Safety first when meeting horseback riders on the trail

Common sense, communication and courtesy can make the encounter between ATVers and horseback riders safe and positive

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An ATVer approaching a horseback rider.

In Western Canada, ATVers and horseback riders share many of the same trails. — Duke Armleder photo

Like north and south, ATVs and horses are polar opposites. One is a machine, controlled completely by its rider, and the other is a large, unpredictable animal with an instinct to turn and bolt when threatened. For obvious reasons, the two don’t always get along, yet both are popular ways to enjoy the backcountry. And whether you are an ATVer or a horseback rider, it is inevitable that one day you will meet.

So here are some tips on how to make the encounter safer:

Masters of the 180-degree spin

Horses are animals of flight. They are governed by an instinct that tells them to flee danger. Plus, they are extremely agile, able to turn on a dime. When this happens, it may be difficult for the rider to control the horse, and some horses will get so upset that they’ll toss their rider off. Not good.

So the onus is on you. As soon as you see a horseback rider approaching on the trail, pull over, stop and shut off the engine. Say “hello” to the rider. Your voice will let the horse know you are human and that there is no need to fret. Taking off your helmet also helps. 

Carry on a friendly conversation with the rider while he/she is passing you by and let them gain some distance before restarting your engine. When you take off, go slowly.

The key here is communication, and some riders will motion for you to ride past them (particularly if you approaching from behind). This means they know their horse is used to off-road vehicles. It doesn’t mean, however, that you should rip by them at high speeds. Doing so may cause the horse to suddenly get anxious and kick out at you or spook. Ride by slowly, give the horse a wide berth, and again, don’t rev up your engine until you’ve put some distance between you and the horse and rider.

Expect the unexpected

Use common sense. Not every situation will be the same and not every horse will react the same way either.

“Horses are all different,” said Sharon Pickthorne, who is Chair of the Joint Trails and Access Committee of Horse Council BC. “Some will be trying to get close enough to see if you are carrying any goodies, others will be giving you a wide berth.”

Pickthorne also said corners and bends in the trails can be dangerous because the horse might not see you until you are too close to pass safely, so take ‘er easy in these situations if you can.

It does seem like a lot of work to pass a horseback rider on the trail, and we all have the same right to be there, but remember that if a conflict does arise, ATVers will likely earn a bad reputation or pay the ultimate price of losing our trails.

So if you’re on a multi-use trail, expect to meet horseback riders so that when you do, they smile and thank you for your courtesy rather than cursing you for being there.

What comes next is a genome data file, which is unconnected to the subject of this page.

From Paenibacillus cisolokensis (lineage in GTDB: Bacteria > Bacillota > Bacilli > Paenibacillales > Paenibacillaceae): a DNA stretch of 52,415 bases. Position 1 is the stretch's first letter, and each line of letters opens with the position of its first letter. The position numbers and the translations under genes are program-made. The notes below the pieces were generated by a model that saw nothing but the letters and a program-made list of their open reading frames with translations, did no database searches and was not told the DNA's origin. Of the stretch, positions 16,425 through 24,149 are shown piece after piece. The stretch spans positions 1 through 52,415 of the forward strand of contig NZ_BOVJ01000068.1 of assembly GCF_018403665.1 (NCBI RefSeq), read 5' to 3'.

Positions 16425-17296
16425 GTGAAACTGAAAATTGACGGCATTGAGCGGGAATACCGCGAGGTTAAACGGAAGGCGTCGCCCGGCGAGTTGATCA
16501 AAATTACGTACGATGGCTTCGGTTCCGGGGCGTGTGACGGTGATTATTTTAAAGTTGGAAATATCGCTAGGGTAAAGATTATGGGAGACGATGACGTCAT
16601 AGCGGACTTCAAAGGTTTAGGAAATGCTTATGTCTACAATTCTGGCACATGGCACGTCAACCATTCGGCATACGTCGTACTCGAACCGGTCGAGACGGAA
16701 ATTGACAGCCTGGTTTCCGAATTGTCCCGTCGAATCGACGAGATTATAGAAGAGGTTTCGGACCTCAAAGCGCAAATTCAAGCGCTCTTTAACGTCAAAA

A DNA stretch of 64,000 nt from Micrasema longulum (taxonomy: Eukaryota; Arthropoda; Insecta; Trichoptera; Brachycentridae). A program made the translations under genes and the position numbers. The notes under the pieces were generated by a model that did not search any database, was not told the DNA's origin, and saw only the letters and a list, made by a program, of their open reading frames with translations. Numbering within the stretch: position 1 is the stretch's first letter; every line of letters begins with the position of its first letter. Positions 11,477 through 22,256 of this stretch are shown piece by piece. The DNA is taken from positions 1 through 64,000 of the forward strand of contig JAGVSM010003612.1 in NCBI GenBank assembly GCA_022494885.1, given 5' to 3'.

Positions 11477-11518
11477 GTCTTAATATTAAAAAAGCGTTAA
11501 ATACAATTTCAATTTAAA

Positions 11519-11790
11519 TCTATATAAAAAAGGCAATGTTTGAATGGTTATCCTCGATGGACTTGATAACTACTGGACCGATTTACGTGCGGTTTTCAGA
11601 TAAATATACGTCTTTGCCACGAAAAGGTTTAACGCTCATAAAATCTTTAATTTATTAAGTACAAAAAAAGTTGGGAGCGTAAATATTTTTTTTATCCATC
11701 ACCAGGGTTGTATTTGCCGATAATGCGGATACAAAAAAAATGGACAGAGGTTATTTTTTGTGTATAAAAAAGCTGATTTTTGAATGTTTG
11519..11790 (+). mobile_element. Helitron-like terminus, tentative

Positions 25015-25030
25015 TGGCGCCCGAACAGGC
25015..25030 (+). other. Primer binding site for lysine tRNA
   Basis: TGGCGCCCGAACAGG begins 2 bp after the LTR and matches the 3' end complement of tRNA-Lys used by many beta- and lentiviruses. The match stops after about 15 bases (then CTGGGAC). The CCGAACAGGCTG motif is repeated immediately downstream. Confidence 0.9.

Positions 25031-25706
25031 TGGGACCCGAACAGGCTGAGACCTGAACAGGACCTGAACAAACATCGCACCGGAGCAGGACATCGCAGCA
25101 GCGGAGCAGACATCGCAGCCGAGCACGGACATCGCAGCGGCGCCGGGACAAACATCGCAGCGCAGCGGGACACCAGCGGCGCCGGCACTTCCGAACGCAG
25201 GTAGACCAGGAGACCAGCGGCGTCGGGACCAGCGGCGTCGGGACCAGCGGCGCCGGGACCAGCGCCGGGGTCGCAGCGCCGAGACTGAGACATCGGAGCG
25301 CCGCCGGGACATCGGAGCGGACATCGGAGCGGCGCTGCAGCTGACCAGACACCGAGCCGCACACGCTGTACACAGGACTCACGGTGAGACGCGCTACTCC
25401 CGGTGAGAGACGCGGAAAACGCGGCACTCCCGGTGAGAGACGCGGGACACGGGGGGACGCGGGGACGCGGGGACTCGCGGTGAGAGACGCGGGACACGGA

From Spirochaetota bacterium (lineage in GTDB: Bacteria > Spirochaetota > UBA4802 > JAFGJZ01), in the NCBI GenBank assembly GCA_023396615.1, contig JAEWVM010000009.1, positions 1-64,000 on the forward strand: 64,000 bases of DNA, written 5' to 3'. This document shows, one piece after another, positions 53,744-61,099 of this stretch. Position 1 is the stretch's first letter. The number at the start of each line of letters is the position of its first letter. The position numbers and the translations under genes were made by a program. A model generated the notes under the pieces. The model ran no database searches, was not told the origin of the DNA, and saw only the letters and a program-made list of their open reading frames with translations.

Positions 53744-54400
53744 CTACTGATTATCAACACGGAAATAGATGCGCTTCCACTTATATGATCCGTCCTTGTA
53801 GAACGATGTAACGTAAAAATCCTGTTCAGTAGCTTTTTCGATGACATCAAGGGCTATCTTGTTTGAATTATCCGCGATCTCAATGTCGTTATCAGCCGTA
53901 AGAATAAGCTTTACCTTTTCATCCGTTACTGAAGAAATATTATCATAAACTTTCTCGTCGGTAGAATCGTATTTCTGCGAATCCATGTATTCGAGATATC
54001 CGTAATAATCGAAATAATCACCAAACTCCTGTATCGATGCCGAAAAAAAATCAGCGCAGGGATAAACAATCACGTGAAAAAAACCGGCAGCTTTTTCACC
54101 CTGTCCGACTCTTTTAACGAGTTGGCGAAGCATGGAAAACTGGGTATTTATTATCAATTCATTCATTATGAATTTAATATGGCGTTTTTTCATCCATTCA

Some tips for horseback riders

The same applies to horseback riders. Expect to see ATVers on a multi-use trail.

Remember, too, that ATVers can’t always hear you coming because hooves are quieter than engines. But you and your horse will almost always hear them, so use this as an opportunity to either move aside or step off the trail altogether, especially if you are worried the ATVer won’t be able to see you in time to pass safely.

When you do see ATVers, communicate with them as soon as possible. Motion for them to stop if you need them to, and when they do, be sure to thank them for their patience.

If your horse is acting spooky, you may need to do some circles to get his/her mind off the ATV. You could also try turning your head away from the direction of the ATV and looking at something else to get your horse refocused. If you’re nervous, your horse will pick up on it, so stay calm and breathe deeply.

An ATVer approaching a person riding a horse from behind.

When approaching a horse and rider from behind, go slowly and make sure they know you are there. Wait for the rider to give you instructions on how to pass safely. — Duke Armleder photo

If an ATVer is approaching from behind, turn your horse around so it can see where the noise is coming from. And when the ATVer gets close, be courteous and step aside to let him/her pass. Also, let the ATVer know as soon as possible if it’s safe to pass and give the rider clear instruction on how to do so.

Practice in the pasture

Of course, it is best to get your horse used to ATVs before you hit the trails, so if you know someone with an ATV, ask him or her to ride past you and your horse in a controlled environment until your horse gets used to the machine.

A positive experience for all

Whether you are an ATVer, a horseback rider, or both (like me!), getting along on the trails is a lot easier when everyone uses common sense, communication and courtesy. 


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